Few researches showed that maternal grand multiparity perhaps expects an additional complications of psychopathology in mature children as a third or later-born child have an increased risk of personality and behavioural disorders in adult life.[6] However, it remains unknown if the risks associated with maternal grand multiparity for mental disorders in the offspring persist after the transition into adulthood and to a more independent role in the society. It is also uncertain if maternal grand multiparity is independently associated with the risk of mental disorders or whether the associations found are confounded by maternal age at childbirth.[7]

Lenomorelin (INN),[8] the hunger hormone, is a neuropeptide hormone produced by ghrelinergic cells in the gastrointestinal tract.[9,10] Besides regulating appetite, it also plays a significant role in regulating the energy.[11] When the stomach is empty, lenomorelin is secreted, but when the stomach is stretched, secretion stops. It works on brain tissue to escalate hunger level and also to raise gastric acid secretion accelerating gastrointestinal motility to organize the systems for coming nutrition [12]. On the other hand, it may decrease fertility [13]. Cord blood levels of active and total ghrelin show a correlation between lenomorelin levels and birth weight.[14] Within panic unrest, the nervous tension speeds up lenomorelin flow which proved to be important for emotional stress to upsurge scare response. So, it is regulated by stress even in the absence of adrenal hormones. Blocking the lenomorelin receptor during stress abolished fear stress without blunting other markers of stress. These results suggest that lenomorelin is a novel branch of the stress response. Human studies are needed to translate the use of anti- lenomorelin treatments to prevent stress-induced psychiatric disorders.[15]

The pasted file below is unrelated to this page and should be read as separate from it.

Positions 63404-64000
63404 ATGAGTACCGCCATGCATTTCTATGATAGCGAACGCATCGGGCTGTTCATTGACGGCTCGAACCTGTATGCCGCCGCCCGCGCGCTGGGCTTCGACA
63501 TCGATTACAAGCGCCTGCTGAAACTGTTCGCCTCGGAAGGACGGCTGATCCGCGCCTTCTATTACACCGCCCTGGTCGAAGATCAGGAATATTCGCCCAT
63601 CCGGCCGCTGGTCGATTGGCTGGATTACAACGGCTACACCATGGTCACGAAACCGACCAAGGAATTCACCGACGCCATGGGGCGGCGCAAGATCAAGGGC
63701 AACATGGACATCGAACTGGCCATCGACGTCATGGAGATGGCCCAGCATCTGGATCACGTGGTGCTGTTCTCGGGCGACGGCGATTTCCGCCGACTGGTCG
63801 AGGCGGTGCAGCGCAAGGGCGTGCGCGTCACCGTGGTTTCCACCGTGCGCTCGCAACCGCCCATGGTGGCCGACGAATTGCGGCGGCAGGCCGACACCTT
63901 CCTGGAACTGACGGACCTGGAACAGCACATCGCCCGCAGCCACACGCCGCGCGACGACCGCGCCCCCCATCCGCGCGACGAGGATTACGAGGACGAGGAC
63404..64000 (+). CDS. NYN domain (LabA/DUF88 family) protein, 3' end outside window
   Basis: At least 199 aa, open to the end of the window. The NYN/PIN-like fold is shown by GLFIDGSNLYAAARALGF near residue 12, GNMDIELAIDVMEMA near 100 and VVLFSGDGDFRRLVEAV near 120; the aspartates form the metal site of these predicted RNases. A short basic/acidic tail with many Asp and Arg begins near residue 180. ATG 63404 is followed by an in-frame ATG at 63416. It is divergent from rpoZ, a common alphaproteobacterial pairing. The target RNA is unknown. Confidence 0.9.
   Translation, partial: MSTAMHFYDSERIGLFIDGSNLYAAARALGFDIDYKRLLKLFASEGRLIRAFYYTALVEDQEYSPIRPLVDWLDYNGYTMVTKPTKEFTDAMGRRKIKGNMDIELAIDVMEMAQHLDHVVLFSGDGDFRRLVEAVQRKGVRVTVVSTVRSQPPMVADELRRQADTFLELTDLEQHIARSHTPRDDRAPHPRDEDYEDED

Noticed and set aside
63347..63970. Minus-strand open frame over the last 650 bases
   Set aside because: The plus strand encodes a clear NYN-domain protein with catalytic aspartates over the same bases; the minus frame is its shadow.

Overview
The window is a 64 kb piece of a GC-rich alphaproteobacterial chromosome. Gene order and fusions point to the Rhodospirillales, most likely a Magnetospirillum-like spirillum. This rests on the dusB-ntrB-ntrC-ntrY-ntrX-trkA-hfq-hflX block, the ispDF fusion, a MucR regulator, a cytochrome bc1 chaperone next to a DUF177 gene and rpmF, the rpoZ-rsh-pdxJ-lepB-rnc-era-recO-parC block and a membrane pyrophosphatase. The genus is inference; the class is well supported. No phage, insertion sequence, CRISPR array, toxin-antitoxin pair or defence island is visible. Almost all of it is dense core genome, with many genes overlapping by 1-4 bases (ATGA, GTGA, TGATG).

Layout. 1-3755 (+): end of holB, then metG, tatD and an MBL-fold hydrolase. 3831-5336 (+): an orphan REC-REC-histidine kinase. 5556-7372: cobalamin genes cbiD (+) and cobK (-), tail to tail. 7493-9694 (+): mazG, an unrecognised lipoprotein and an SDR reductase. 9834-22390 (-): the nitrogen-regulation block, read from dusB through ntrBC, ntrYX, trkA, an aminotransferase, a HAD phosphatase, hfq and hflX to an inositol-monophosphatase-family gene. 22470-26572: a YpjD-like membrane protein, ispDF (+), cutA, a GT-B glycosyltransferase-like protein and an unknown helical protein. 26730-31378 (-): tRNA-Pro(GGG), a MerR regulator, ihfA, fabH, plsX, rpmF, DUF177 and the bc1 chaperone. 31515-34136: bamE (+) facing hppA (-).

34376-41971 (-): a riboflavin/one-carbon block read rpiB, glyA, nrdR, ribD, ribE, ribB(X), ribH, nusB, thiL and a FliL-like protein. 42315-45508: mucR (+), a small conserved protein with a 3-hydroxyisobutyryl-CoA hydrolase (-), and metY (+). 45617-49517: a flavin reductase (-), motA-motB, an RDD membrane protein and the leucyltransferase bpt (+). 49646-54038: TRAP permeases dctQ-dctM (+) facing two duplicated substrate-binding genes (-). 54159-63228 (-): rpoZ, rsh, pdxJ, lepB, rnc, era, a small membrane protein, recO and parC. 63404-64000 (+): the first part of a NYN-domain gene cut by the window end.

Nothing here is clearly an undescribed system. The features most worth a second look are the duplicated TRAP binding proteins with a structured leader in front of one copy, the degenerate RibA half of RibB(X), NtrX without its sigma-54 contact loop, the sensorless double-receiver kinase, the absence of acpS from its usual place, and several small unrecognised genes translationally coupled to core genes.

And therefore, the aim of this study was to estimate effect of multiparity on ghrelin hormone compared to primiparity and nulliparity in Sudanese pregnant women.

MATERIALS AND METHODS

This study was designed to be a case control study, this study was conducted in Khartoum State, Jabal Awlia Hospital, and Omdurman Maternity Hospital. The study was carried out during the period from September 2016 to April 2019. Four hundred women were enrolled in this study; 200 were multiparity pregnant women as study group, 100 were primiparity pregnant women as control positive group and 100 were nulliparity (Non-pregnant women) were the control negative group. The sampling technique used was convenience sampling. All participants were in their fertility period and/or premenopausal period, in age of 20-48 years old. Women were grouped into three groups comprising multiparity, primiparity and nulliparity. Questionnaires were administered to the women and their blood samples were collected via vein puncture in early morning (8:00 – 11:00 am). After centrifugation of blood sample, these were analysed for ghrelin hormone levels by using full-automated ELISA. All pregnant women were at 26-34 weeks gestational age. Since the duration of the study was less. The women were selected by convenience sampling technique. The sample size required was taken for convenience.

 

Ethical Considerations